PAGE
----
Hero or murderer? District attorney to weigh charges against Ada man

ADA, Okla. - The Pontotoc County district attorney will make a decision on whether to pursue criminal charges against a man who police said killed his neighbor to save two children.

Cash Freeman rushed over Friday to a home in Ada to find Leland Foster attempting to drown 3-month-old twins in a bathtub, police said. That's when Freeman shot and killed Foster.

Police questioned and released Freeman, but the district attorney - as is standard practice - is now tasked with determining whether the shooting was a criminal act.

"A reasonable person has the right to use deadly force in the defense of others, if that person's belief is reasonable that that person is in imminent danger of great bodily harm or death," said Jacqui Ford, a defense attorney with experience in self-defense law. "Sometimes, people must be stopped and, sometimes, homicide is the only way to stop them."

Oklahoma law allows for what is known as 'justifiable homicide,' defined by "the lawful defense of such person or of another, when the person using force reasonably believes such force is necessary to prevent death or great bodily harm to himself or herself or another."

"Homicide does not mean morally unjust," Ford said. "Because, sometimes, homicide is justified, and it doesn't necessarily mean someone needs to go to prison or that anybody did anything wrong."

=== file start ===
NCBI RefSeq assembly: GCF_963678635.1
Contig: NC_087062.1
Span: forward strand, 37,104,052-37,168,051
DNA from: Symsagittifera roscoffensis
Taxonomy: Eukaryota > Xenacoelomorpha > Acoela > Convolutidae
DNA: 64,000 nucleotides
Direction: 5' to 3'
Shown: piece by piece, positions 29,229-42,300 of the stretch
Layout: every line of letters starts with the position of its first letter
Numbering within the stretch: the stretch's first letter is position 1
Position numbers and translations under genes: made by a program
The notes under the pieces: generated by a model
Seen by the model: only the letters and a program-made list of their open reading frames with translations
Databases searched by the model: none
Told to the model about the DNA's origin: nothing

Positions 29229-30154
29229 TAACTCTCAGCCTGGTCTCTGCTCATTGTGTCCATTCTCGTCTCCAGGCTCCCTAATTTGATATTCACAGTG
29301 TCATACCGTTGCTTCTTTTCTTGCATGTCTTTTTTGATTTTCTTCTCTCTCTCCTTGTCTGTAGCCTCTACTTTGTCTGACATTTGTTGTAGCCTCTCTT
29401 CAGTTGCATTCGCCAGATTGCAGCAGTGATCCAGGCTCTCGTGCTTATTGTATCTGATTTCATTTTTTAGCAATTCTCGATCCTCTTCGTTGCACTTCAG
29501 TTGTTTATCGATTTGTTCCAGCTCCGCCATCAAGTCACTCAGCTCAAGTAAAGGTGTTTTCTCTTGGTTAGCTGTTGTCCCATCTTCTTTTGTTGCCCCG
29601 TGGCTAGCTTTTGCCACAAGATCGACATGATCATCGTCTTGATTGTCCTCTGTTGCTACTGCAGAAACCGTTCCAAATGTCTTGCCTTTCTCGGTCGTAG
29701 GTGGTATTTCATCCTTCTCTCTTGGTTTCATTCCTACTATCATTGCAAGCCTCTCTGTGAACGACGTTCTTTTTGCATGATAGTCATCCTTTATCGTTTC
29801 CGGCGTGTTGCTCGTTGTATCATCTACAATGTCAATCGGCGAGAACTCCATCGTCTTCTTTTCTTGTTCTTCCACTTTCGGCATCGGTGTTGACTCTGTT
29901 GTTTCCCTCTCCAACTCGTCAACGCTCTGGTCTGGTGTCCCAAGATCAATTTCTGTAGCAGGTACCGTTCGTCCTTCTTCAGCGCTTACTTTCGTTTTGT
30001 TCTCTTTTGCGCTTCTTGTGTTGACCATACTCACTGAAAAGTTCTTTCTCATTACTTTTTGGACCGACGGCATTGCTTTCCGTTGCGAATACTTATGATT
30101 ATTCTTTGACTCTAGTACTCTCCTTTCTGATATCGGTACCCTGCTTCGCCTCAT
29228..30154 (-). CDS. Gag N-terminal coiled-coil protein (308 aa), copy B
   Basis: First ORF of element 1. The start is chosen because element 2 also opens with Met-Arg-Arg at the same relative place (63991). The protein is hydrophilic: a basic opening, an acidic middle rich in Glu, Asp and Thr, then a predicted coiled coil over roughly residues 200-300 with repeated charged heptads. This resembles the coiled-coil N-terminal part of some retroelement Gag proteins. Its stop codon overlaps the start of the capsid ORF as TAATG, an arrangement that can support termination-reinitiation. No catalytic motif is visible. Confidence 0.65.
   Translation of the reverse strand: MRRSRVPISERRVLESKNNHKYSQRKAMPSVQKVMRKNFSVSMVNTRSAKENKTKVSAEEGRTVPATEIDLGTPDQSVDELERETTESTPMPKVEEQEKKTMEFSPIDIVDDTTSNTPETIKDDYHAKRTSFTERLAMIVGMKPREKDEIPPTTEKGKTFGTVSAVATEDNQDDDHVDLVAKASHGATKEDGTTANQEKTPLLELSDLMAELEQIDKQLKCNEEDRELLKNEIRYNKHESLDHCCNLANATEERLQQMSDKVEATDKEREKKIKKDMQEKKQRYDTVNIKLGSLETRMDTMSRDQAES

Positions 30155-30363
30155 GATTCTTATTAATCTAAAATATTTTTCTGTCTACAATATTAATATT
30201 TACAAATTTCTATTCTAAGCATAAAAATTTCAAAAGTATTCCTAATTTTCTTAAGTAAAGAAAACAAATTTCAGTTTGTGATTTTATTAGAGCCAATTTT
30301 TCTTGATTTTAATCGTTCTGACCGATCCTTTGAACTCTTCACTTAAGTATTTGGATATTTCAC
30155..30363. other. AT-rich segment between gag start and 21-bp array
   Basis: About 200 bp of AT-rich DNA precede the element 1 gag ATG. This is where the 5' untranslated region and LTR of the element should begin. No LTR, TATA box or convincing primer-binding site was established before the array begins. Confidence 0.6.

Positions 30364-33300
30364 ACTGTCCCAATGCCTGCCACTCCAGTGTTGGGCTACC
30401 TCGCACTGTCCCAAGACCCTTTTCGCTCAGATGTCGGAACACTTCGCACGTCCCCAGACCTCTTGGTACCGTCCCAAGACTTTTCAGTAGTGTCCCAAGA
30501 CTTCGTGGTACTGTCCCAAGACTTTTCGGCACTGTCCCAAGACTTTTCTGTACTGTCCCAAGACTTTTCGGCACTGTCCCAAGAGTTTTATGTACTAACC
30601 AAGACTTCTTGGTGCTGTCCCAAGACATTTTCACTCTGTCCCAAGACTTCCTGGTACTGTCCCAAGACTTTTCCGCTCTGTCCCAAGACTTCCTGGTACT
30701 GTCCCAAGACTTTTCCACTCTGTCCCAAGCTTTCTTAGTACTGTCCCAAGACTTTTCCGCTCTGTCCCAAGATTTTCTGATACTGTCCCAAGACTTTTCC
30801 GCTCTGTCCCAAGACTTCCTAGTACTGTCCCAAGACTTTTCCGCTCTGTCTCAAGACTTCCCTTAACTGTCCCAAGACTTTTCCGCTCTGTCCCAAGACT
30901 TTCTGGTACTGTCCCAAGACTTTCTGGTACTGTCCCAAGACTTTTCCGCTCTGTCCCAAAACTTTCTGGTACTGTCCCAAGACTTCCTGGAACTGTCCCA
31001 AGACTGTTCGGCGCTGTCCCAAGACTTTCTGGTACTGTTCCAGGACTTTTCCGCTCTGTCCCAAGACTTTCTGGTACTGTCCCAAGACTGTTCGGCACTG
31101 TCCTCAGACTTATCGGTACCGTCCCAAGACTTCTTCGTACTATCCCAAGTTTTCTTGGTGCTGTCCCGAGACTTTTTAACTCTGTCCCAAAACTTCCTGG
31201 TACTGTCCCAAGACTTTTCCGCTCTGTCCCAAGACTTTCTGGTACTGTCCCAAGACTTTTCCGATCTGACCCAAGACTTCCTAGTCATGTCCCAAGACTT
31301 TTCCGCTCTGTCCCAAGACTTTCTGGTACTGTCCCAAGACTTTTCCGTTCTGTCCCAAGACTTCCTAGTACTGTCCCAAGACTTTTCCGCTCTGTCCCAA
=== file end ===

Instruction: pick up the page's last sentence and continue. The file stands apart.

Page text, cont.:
In this case, Ford said, the child victims were clearly unable to defend themselves and there may not have been another option.

"Some people might say, why shoot this person instead of call the police?" Ford said. "Well, how long does it take to pick up the phone and call those police officers? How long before those police officers arrive? And, by then, is it too late?"

She sees the case as an act of chivalry, much like many residents around Ada do.

"They better not file charges on that guy," said Kathy Hart, who was dining in downtown Ada. "Because, he protected two innocent babies that couldn't protect themselves. How can he be guilty of anything? He's a hero. He should not be in trouble."

James Williams, dining at a nearby table, agreed.

"Even though a life was lost and that's tragic in any case, in this case, two lives were saved that were innocent," he said. "He would be a hero in my book."